What it [mandatory minimums] can make a statistically significant impact on is the Justice Department budget. The prosecution and incarceration of illegal entry and re-entry offenders under Operation Streamline has cost $7 billion since 2005, according to the Grassroots Leadership report.
A federal judge has ordered U.S. Immigration officials to stop requesting local law enforcement officials to detain certain people without warrant so they can determine their immigration status. This ruling adds to the already intense debate over so-called 'sanctuary cities', where local officials do not have a working connection with Immigration and Customs Enforcement (ICE), therefore creating a safe space for undocumented immigrants.
Bob Libel, executive director of Grassroots Leadership, said that the ruling would begin by only affecting six Midwestern states, but he believes it will eventually apply everywhere, including Texas.
"We're not entirely sure what that's going to mean for some of the detainers that are issued here in Texas,” Libal said. "We also believe that the underlying assertion of the court is correct and that will have the impact of affecting other courts around the country."
The topic has become a major issue in the race for Travis County sheriff, where the Democratic candidate has vowed to end voluntary cooperation with ICE. Advocates said her stance would make Austin the state's first true sanctuary city. Libal says opposition to warrantless ICE holds has been growing in other parts of the state as well.
"In Dallas County, the sheriff said she wouldn't be honoring some detainers, and in Houston, there's been a very active campaign to try to convince elected officials there to end detainers,” Libal said. "We do believe that there seems to be growing momentum against these things."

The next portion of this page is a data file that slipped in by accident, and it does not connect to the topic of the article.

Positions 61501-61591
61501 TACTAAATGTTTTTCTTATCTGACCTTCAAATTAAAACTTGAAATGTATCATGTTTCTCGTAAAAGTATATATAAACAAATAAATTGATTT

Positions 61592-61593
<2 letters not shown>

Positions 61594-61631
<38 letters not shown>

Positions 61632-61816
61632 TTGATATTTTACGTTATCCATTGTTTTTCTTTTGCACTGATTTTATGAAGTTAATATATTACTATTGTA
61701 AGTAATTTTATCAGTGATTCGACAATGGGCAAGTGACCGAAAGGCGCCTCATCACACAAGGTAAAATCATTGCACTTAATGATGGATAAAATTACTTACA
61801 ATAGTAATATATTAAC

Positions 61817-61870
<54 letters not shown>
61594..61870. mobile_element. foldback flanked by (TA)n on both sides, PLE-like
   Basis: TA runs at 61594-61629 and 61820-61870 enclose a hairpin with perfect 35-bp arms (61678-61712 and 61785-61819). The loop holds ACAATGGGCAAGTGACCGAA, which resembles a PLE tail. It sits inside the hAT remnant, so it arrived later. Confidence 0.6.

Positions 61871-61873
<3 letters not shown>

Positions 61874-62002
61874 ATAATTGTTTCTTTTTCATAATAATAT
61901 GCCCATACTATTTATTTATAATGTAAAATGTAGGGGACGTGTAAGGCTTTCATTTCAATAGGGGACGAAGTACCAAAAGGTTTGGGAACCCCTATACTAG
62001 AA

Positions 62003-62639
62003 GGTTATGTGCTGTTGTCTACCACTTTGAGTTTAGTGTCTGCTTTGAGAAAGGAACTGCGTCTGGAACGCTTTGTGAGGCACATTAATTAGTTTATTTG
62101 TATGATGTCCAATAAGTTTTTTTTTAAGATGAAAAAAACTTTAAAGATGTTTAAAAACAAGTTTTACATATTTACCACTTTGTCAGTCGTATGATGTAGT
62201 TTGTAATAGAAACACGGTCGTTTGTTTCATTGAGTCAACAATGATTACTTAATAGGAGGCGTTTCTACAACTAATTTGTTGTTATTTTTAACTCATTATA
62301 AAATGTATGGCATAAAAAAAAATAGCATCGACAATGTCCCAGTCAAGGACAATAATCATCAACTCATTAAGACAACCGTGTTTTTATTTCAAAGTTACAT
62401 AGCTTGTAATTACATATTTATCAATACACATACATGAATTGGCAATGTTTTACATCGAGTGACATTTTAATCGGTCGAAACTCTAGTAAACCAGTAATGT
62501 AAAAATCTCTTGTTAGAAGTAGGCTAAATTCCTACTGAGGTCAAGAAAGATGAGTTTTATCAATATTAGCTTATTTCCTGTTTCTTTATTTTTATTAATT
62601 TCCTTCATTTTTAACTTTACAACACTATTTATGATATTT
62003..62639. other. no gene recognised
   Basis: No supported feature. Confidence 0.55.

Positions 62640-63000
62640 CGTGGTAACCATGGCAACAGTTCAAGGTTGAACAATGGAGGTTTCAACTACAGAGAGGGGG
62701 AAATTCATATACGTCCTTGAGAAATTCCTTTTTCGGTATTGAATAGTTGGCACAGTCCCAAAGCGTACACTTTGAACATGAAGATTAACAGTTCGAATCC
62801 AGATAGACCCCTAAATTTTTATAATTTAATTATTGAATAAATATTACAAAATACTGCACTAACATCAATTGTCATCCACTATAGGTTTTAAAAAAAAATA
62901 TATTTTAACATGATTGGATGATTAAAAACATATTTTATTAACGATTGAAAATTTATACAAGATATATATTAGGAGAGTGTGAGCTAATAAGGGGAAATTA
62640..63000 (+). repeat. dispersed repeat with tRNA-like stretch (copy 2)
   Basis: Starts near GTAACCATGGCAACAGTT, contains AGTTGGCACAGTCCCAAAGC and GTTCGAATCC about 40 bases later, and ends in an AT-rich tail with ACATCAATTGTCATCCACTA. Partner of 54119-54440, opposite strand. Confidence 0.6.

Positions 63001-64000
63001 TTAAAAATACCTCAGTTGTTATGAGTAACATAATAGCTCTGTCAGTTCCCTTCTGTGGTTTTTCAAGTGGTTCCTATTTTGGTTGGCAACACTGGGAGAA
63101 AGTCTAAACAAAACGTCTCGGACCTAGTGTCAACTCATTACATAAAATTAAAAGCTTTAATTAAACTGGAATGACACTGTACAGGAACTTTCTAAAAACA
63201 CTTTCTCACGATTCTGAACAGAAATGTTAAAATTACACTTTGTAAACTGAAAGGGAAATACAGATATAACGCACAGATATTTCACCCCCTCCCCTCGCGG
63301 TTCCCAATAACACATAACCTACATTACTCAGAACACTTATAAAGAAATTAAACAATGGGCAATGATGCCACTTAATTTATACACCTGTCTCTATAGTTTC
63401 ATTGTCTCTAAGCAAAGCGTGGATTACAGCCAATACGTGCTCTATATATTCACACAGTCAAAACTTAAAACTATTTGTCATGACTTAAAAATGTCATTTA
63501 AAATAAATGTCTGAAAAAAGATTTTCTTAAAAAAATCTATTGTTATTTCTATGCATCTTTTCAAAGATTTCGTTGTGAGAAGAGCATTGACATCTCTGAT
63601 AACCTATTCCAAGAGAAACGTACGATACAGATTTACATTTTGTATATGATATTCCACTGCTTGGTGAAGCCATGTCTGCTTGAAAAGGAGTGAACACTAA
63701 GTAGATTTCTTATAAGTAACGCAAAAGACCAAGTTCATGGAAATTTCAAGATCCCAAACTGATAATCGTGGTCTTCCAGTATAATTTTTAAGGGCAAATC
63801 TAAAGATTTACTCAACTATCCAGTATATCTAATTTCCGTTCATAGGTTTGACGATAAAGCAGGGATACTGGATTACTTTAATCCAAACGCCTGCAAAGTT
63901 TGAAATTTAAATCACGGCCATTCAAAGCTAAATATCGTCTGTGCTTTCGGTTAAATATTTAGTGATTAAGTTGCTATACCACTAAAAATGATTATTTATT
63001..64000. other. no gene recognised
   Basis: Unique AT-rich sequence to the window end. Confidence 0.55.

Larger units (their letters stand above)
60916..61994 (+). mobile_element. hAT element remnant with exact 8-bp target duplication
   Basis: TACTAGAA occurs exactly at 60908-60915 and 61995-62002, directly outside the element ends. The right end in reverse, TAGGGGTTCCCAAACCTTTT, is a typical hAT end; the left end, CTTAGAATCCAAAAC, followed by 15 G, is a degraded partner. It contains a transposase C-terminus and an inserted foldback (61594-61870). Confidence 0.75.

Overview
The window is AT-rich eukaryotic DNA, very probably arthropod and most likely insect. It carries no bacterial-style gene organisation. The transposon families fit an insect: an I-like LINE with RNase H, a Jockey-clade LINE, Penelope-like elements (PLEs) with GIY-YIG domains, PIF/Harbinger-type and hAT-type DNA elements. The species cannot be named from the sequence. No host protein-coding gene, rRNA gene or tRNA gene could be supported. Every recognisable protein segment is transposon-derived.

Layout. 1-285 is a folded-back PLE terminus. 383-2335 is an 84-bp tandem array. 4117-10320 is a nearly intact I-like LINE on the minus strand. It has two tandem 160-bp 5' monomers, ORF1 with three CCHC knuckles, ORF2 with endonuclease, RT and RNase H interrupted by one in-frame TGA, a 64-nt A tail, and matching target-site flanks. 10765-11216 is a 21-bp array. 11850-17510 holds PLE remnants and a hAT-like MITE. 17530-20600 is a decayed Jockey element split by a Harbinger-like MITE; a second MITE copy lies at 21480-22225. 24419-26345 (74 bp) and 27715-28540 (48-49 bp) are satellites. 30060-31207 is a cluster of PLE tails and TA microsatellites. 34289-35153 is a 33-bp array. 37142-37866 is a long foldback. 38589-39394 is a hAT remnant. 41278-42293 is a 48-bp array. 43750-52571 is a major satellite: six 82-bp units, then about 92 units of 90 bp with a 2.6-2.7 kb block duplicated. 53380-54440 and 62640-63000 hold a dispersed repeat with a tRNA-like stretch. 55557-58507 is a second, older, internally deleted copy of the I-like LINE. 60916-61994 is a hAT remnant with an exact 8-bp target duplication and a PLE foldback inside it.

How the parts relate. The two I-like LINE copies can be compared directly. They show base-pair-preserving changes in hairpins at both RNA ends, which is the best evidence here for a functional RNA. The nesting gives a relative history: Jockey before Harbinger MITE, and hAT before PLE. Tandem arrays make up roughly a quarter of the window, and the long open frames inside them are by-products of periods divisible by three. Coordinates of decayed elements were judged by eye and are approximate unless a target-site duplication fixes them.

(AUSTIN, Texas) — Today, Travis County legal scholars, advocates, and immigrant leaders responded to a federal district court order from the Northern District of Illinois that invalidated the federal government’s practice of issuing detainers against people in law enforcement custody. Read more about Court says immigration detainers in local jails are illegal; Travis County legal experts, immigrant leaders respond
A proposal to impound vehicles for drivers with an invalid license without an arrest is in the works to go to the Austin city council.
The public safety commission, though, voted not to endorse the proposal in a 5-5 vote. Some commissioners voiced concerns it would disproportionately affect a group of people too much.
Immigration organizer Alejandro Caceres with Grassroots Leadership in Austin went further and said this would be an attack on the immigrant community.
“It feels like it is a way for the city of Austin if it does decide to move forward with this policy to push out undocumented immigrants out of this city,” Caceres said.
Caceres says the state does not allow undocumented immigrants to get a license. That’s why he wants the legislature instead to change that.
“We need to make sure that the people who are driving on our streets are qualified to drive so we need to be able to get drivers licenses,” Caceres said.
One commissioner did talk about proposing to the city council to have them lobby the legislature to get a bill like that passed. The commission said they’ll talk about that in their next meeting.
The proposal does not need an endorsement from the commission. Manley said they plan on taking it to the council in the next couple months.
WHAT: Protest at Austin Police Station asking for Chief Acevedo to meet with formerly detained immigrants and change the police manual
WHEN: Thursday, September 8th, 6:30 pm
WHERE: Austin Police station, 715 E. 8th St., Austin, Texas Read more about Austin immigrants demand Chief Art Acevedo add protections to police manual, oppose private detention centers